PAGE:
Degree Date



Doctor of Philosophy (PhD)




This study investigates the cross cultural realization of request patterns. The goal of the study is to compare the realization of requests produced by adult American English speaking learners of Russian (NNS) to that of native speakers of Russian and native speakers of English to identify the similarities and differences between native and non-native speakers’ request realization patterns. Speech production is investigated in conjunction with each speaker group’s perceptions of social (i.e., social power, relevant distance, and a degree of imposition) and contextual factors (i.e., right to ask and obligation to comply).

On the background of this analysis, the pragmatic development of the target language of a group of English-speaking learners of Russian enrolled in a summer immersion program is analyzed. Oral data from 28 NNSs were collected at the beginning and end of the immersion programs. A Discourse Completion Task (DCT) format was employed to collect data from 15 native speakers of Russian and 14 native speakers of English. The participants’ request behavior was examined in three different social contexts: request for a book, request for a ride, and request to open a window. Within each context there were two to four situations differing in terms of social factors.

The comparison of the language thus produced results in three important findings. First, the data show the influence of contextual factors in implementing request strategies by NNSs. In standard situations (requests to open a window), the learners followed L2 pragmalinguistic norms. In the other situations the requests follow L1 pragmalinguistic norms. Further, contextual factors also appear to influence the choice of strategies. For instance, hearer preparatory condition and hearer intention strategies seem preferable for situations represented by the request for a ride. Second, conventionally indirect (CI) requests are the top strategy of all three groups. Overall, both native groups show preference toward hearer-oriented CI, whereas the learners apply both hearer-and speaker-oriented CI strategies with a slight preference toward the latter. Third, the results indicate that the immersion training may assist in developing some pragmalinguistic conventions (i.e., request orientation), but not in others (i.e., reference: formal vs. informal form of address).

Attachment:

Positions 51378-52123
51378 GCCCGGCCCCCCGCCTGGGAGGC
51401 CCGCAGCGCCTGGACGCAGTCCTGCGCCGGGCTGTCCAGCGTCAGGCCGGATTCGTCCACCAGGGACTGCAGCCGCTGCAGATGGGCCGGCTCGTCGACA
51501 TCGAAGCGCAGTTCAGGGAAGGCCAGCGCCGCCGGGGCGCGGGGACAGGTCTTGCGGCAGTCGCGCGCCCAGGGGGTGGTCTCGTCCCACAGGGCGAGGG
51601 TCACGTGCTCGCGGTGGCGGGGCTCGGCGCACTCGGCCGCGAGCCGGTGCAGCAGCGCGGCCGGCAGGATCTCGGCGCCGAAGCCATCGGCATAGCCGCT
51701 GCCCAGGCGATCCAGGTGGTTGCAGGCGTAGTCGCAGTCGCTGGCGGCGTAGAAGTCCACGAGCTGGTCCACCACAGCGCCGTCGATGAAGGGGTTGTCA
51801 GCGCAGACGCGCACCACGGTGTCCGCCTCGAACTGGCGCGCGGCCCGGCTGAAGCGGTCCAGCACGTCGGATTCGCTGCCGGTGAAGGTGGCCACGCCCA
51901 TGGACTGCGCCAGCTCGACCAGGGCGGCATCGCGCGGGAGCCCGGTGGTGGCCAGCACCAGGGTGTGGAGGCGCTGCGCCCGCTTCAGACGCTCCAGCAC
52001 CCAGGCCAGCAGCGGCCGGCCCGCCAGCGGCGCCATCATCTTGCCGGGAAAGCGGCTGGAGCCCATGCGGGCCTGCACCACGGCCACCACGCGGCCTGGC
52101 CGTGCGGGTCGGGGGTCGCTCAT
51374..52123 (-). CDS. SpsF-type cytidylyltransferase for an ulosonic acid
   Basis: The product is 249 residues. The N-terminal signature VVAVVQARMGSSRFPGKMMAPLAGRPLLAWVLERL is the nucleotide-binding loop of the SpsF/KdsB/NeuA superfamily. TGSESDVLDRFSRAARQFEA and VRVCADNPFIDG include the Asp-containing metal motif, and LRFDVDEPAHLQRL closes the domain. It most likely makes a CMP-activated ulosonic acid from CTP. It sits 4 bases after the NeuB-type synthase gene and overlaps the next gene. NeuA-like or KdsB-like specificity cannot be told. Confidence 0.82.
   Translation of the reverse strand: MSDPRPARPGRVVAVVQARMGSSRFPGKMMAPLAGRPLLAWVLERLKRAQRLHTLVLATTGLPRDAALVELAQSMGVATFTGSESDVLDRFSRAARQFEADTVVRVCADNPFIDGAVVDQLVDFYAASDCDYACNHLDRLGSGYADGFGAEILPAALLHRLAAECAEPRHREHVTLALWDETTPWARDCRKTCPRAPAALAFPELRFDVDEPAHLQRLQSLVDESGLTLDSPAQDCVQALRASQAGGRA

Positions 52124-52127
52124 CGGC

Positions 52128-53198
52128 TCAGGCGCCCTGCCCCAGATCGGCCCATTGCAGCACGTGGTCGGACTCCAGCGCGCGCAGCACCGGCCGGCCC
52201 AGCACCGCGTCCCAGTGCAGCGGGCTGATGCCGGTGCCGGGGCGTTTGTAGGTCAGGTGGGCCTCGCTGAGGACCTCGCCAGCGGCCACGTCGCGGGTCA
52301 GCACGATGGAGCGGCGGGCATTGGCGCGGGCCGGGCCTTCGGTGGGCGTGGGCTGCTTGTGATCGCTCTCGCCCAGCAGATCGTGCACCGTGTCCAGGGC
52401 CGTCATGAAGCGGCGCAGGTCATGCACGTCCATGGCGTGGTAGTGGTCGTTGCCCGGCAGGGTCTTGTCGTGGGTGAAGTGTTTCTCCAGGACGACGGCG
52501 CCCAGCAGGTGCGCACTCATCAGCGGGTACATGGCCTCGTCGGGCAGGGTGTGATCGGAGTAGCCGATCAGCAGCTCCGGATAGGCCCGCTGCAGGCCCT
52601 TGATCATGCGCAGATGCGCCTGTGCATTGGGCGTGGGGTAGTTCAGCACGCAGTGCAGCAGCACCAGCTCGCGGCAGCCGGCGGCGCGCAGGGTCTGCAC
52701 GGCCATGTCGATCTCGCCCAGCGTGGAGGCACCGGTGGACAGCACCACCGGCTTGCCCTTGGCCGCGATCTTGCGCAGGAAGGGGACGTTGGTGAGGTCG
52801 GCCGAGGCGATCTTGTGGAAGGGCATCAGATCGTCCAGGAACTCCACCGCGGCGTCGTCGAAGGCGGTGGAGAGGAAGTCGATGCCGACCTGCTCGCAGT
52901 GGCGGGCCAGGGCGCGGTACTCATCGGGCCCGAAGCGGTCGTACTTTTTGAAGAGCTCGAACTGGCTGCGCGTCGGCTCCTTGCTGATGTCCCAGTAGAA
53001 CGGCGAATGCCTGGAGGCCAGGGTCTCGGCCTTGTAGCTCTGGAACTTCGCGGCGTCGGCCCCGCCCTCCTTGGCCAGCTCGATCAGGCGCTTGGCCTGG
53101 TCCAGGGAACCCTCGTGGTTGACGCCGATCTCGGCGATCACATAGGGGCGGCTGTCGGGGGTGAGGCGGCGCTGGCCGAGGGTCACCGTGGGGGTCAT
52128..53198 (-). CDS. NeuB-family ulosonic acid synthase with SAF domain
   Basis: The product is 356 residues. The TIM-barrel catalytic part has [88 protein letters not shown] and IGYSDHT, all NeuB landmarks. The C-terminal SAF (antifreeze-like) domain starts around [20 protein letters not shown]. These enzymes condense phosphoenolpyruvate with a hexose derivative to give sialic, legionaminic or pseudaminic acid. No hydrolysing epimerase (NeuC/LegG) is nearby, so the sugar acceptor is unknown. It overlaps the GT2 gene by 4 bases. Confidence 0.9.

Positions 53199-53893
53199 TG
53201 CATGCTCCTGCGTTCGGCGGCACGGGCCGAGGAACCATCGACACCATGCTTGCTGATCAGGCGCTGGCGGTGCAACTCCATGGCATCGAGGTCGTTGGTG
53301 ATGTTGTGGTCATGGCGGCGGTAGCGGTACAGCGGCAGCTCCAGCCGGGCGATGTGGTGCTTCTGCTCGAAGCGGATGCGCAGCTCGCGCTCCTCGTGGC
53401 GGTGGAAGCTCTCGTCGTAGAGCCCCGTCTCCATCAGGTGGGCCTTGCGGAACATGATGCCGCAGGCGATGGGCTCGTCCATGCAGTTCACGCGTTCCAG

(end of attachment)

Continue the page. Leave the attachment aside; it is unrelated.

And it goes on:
For those outside the Bryn Mawr community who want access to this dissertation, check Proquest Digital Dissertations, order through your library's ILL department, or see if the dissertation is available for purchase through Proquest.